ISME, the Irish Small and Medium Enterprises Association, has called on the Government to immediately introduce a pay and recruitment freeze in the public sector in order to control government expenditure, which is already running in excess of budget. The association warned that unless immediate action is taken the cost of running the public sector would result in significant exchequer deficits, with increased borrowings, taxation or both. This scenario would have devastating consequences for an economy which is already on its knees, the association has explained.
Referring to figures published by the CSO, ISME Chief Executive Mark Fielding outlined: “Public servants are paid on average €49,000 per annum in comparison to €41,500 in the private sector and well in excess of the average industrial wage, which is currently €34,000. Unless the public sector is brought into line, including the pay element, the rest of the economy will be left to pick up the pieces through increased taxation and higher borrowing.”
Current expenditure for the first six months of the year has increased by 11 per cent, well in excess of the 8.2 per cent figure announced by the Government in the last budget. The main cause of the excess is public sector pay and pensions, which has increased by 64 per cent since 2002 and is forecast at almost €19 billion for 2008, accounting for 48 per cent of total public current expenditure.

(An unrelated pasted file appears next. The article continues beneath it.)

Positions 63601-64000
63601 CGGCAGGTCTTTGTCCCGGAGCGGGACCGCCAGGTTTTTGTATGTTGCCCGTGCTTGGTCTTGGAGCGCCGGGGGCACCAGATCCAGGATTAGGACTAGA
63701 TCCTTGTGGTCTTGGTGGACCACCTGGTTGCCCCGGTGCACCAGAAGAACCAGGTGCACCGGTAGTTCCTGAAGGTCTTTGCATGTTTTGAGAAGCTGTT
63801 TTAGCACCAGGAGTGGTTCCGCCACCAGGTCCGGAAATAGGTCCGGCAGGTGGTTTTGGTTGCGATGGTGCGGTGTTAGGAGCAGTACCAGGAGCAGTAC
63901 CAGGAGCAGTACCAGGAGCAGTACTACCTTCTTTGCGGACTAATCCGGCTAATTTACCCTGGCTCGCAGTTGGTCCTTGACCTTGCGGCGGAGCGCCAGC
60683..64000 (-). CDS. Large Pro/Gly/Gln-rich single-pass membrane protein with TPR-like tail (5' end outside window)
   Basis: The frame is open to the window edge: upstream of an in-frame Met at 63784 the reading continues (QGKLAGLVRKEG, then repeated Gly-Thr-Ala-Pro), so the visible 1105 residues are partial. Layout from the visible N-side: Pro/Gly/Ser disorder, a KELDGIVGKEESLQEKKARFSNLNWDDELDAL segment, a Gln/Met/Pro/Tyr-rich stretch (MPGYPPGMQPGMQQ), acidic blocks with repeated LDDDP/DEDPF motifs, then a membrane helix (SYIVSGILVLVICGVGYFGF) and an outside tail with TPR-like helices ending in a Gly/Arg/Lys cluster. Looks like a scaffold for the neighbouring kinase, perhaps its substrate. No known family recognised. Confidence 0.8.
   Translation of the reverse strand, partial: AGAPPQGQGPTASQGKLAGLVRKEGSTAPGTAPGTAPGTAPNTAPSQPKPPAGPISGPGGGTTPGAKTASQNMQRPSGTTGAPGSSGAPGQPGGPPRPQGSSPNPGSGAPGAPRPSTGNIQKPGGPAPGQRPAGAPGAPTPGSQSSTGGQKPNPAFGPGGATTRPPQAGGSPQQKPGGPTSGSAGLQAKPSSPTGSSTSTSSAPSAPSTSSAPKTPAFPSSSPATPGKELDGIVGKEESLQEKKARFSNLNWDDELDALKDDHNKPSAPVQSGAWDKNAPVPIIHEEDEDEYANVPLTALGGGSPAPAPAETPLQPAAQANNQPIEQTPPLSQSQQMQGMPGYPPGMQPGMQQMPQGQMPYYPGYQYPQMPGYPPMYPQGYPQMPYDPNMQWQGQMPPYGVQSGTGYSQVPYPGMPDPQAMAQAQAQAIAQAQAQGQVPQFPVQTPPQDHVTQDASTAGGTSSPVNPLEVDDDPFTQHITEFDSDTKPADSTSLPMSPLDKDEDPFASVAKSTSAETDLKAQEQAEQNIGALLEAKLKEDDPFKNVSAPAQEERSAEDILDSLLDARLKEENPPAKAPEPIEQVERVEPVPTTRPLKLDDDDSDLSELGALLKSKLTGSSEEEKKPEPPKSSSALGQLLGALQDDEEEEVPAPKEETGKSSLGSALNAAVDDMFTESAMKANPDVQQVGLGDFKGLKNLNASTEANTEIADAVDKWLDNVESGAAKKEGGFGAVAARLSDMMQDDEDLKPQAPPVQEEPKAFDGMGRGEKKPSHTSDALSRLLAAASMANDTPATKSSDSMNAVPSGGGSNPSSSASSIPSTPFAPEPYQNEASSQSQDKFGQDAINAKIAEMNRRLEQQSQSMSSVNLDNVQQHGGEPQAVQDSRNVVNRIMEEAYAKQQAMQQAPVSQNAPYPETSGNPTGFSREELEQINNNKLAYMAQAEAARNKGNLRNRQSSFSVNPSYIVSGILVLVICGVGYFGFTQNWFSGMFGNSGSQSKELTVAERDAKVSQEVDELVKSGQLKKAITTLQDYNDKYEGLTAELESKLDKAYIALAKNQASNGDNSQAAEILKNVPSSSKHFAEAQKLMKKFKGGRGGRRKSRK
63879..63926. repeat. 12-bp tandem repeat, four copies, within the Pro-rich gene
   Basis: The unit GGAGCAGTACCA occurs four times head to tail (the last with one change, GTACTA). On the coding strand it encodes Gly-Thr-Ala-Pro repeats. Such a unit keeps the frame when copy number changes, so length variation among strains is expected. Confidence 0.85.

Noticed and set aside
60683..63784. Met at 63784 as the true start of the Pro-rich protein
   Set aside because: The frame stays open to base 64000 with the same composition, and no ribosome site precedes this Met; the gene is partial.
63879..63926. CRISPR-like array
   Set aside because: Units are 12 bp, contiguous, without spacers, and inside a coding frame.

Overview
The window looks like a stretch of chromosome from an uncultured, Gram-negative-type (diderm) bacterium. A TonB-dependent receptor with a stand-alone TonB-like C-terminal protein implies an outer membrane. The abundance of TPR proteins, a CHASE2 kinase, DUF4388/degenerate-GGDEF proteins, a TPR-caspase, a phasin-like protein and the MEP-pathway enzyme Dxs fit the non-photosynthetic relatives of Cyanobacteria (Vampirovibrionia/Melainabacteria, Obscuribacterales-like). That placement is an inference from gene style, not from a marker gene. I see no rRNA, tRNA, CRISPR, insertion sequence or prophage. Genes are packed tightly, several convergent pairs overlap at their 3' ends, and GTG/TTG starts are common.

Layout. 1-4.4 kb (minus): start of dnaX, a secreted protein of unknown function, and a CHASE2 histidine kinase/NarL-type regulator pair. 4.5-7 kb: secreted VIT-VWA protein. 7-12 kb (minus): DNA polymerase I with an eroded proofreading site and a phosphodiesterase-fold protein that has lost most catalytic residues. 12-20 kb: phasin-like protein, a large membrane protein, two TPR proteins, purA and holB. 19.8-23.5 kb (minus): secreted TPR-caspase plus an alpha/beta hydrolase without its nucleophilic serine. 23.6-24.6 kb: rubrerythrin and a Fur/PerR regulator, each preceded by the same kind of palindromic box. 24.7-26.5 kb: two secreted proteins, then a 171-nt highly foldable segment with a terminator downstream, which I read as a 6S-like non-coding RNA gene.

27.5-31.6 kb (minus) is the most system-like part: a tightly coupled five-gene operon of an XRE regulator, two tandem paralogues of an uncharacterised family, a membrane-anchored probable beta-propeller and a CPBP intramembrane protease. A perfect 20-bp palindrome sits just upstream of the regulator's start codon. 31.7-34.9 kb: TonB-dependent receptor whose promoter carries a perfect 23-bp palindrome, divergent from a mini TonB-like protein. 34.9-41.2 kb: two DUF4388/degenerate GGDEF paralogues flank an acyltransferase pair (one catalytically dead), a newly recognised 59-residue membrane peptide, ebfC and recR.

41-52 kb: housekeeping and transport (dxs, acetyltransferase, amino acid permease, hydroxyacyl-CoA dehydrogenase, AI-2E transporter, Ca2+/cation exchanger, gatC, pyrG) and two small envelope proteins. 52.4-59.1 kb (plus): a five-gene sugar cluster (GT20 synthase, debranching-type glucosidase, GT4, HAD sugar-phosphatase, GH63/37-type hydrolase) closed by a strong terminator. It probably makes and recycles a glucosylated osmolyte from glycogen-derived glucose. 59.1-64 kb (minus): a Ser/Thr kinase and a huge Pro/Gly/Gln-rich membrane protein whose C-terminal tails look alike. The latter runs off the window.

Employment in the public sector increased by 6,300 in the last 12 months and is up an incredible 30,000 since 2002, when the then Minister for Finance Charlie McCreevey announced he was going to reduce numbers by 5,000.
“As the public sector prospers through increased earnings, with little responsibility or accountability, other parts of the economy have to bear the brunt in the form of higher costs and reduced competitiveness. This situation is completely unsatisfactory, with many small business owners now looking incredulously at the pay and conditions of those in the sheltered sector of the economy. The private-sector is no longer willing to pay for public-sector pay growth through the loss of private sector jobs and businesses,” continued Mr Fielding.
“It is completely unacceptable that at a time when the private sector is struggling and the labour market is deteriorating rapidly, with redundancies up 30 per cent in the last 12 months, public sector workers are completely insulated from these market forces, with their jobs for life and Rolls Royce pensions. If we are serious about getting the economy back on track, sacrifices will have to be made throughout the economy, including in the much-protected public sector.”
In conclusion Mr Fielding stated: “The public sector cannot be allowed crowd out the productive private sector, as this would ultimately undermine economic activity and lead to further job losses. A long-overdue pay and recruitment freeze, together with an efficiency drive, is urgently required to reduce the burden of a sector that threatens to strangle the rest of the economy if immediate action is not taken.”